Ryan would raise the sane amount of tax revenue as the CBO, it would total $40.241 trillion. Ryan would simplify the tax code , reducing the individual income tax brackets to 2 ( 10% & 25%), repeal the Alternate minimum tax, lower the top corporate tax rate to 25% and change roles for international taxation. The 25% upoer tax bracket is about 13% less than they are paying now. This equals to another tax cut for the wealthy.

                   Like Ryans other budget it relies on spurrious budget trickery. His past budgets have also included lofty rhetoric on spending cuts, but little details. He assumes the repeal of Obamacare, but uses the savings from it to balance the budget. This typical Republucan tomfoolery, there us nothing serious about this proposal, they know it cant pass. They set tge numbers so far right that even meeting them in the middle gives the party that lost the ekection the power. The Democrats, mainstream media and the Democrat party have to stop this crazy train in its tracks.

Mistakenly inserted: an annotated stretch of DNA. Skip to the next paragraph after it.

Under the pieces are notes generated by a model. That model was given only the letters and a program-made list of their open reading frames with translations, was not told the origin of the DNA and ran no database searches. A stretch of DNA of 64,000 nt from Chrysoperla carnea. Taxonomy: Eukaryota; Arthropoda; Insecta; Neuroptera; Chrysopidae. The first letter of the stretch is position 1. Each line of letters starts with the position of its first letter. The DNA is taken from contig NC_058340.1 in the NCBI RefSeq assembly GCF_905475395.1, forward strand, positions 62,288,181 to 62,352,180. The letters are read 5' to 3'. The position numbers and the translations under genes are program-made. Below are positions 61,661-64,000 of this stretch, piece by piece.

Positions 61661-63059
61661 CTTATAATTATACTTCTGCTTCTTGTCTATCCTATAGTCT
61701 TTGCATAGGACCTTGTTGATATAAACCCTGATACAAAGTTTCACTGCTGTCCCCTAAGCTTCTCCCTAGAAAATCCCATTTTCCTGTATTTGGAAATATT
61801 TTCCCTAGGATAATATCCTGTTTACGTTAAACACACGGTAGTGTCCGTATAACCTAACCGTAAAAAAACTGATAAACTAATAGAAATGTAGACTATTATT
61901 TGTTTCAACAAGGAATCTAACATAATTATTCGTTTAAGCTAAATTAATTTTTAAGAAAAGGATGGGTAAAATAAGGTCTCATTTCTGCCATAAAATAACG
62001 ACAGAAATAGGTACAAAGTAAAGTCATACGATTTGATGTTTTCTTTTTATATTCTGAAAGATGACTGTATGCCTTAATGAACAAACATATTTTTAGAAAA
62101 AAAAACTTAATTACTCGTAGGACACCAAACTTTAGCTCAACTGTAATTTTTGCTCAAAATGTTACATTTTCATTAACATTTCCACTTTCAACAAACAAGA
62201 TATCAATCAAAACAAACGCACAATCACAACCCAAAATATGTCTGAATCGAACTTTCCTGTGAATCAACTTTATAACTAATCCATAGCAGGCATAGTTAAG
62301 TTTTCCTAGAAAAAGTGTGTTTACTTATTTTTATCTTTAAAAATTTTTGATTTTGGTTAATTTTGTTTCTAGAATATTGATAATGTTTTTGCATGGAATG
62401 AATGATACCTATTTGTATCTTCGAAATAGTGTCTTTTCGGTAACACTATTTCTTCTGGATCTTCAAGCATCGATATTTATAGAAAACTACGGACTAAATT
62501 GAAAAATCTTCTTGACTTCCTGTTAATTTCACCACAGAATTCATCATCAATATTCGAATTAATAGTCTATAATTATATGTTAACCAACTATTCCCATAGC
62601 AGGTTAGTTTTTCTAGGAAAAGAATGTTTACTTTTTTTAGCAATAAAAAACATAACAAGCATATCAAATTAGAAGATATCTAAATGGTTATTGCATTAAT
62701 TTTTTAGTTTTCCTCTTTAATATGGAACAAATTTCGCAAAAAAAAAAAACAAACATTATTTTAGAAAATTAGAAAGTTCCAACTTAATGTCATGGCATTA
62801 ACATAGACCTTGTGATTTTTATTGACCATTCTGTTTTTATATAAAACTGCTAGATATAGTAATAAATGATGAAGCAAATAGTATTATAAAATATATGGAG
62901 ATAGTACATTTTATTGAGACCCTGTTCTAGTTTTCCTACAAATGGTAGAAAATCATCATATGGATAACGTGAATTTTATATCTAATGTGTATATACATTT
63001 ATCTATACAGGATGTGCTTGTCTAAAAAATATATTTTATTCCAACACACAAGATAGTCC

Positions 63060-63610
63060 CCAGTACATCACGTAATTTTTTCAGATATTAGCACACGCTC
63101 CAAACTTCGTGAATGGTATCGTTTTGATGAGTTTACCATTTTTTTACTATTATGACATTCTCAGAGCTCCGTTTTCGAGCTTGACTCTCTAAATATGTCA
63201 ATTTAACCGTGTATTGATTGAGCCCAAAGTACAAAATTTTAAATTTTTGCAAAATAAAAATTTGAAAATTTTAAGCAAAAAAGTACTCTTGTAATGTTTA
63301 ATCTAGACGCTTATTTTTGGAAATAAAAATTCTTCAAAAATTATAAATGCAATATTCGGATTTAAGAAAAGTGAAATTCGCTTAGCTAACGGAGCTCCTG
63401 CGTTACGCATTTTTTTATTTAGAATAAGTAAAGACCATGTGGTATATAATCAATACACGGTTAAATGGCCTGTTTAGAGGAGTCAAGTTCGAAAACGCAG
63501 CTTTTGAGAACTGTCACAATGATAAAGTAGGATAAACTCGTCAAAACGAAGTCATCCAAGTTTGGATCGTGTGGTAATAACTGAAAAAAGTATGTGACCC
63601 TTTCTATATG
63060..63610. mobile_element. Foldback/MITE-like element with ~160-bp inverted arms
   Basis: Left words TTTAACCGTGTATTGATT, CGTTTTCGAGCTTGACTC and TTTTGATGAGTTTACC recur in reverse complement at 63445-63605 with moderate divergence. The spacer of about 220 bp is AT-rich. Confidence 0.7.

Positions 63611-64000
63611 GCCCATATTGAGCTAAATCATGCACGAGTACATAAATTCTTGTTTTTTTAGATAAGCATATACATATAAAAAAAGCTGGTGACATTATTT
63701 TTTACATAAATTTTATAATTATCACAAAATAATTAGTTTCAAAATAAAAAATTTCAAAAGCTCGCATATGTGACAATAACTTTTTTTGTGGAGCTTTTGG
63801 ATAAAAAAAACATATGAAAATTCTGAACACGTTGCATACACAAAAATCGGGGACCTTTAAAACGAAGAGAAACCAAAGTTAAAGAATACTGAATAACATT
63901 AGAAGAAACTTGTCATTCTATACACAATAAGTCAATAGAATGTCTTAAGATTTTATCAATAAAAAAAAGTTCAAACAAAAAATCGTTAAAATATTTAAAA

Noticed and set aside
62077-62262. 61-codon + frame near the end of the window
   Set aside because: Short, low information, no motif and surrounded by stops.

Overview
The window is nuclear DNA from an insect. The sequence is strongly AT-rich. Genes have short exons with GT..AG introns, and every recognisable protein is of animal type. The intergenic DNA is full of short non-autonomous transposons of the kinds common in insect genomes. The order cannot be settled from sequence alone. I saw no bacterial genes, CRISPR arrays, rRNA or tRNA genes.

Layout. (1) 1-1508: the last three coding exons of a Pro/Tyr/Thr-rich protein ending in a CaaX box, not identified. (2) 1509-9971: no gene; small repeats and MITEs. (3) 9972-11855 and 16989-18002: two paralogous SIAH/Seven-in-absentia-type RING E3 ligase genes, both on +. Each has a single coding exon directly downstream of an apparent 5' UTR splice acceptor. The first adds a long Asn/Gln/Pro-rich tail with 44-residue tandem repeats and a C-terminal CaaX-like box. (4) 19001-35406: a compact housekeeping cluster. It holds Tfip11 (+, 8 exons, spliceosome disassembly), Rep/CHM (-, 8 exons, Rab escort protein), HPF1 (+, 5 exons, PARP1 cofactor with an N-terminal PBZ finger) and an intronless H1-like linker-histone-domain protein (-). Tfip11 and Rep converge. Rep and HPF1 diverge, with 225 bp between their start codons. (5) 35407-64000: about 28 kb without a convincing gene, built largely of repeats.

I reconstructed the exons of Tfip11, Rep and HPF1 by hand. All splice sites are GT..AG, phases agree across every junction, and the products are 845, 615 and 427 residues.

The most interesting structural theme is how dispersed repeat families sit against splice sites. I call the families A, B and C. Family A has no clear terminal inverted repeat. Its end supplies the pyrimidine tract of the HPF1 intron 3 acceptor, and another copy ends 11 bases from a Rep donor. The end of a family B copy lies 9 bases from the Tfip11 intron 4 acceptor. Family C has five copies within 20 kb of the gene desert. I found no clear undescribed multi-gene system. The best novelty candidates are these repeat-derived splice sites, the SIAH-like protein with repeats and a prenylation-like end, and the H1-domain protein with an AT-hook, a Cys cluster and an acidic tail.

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Medicare, why do Republicans want to kill it?

                                     Since Medicares inception in 1965, Medicare has been a government run insurance program that directly pays medical bills for the elderly per need (defined benefit). Republicans want to turn it in to a partially privatized system that pays seniors a fixed amount to buy their own health insurance (defined contribution). Paul ryan trotted out his budget bill again showing his Medicare voucher system under a different name.                      The CBO found that the plan wil raise seniors out of pocket medical expenses by thousands of dollars. The Republican platform claims that the competition caused by privitization will lead to major cost savings, though little evidence exists to support this arguement. According to another CBO analysis privatizing health care would actually spark a dramatic increase in how much the nation spends on Medicare. The Republicans would protect everyone 56 and older, they would see no change in benefits.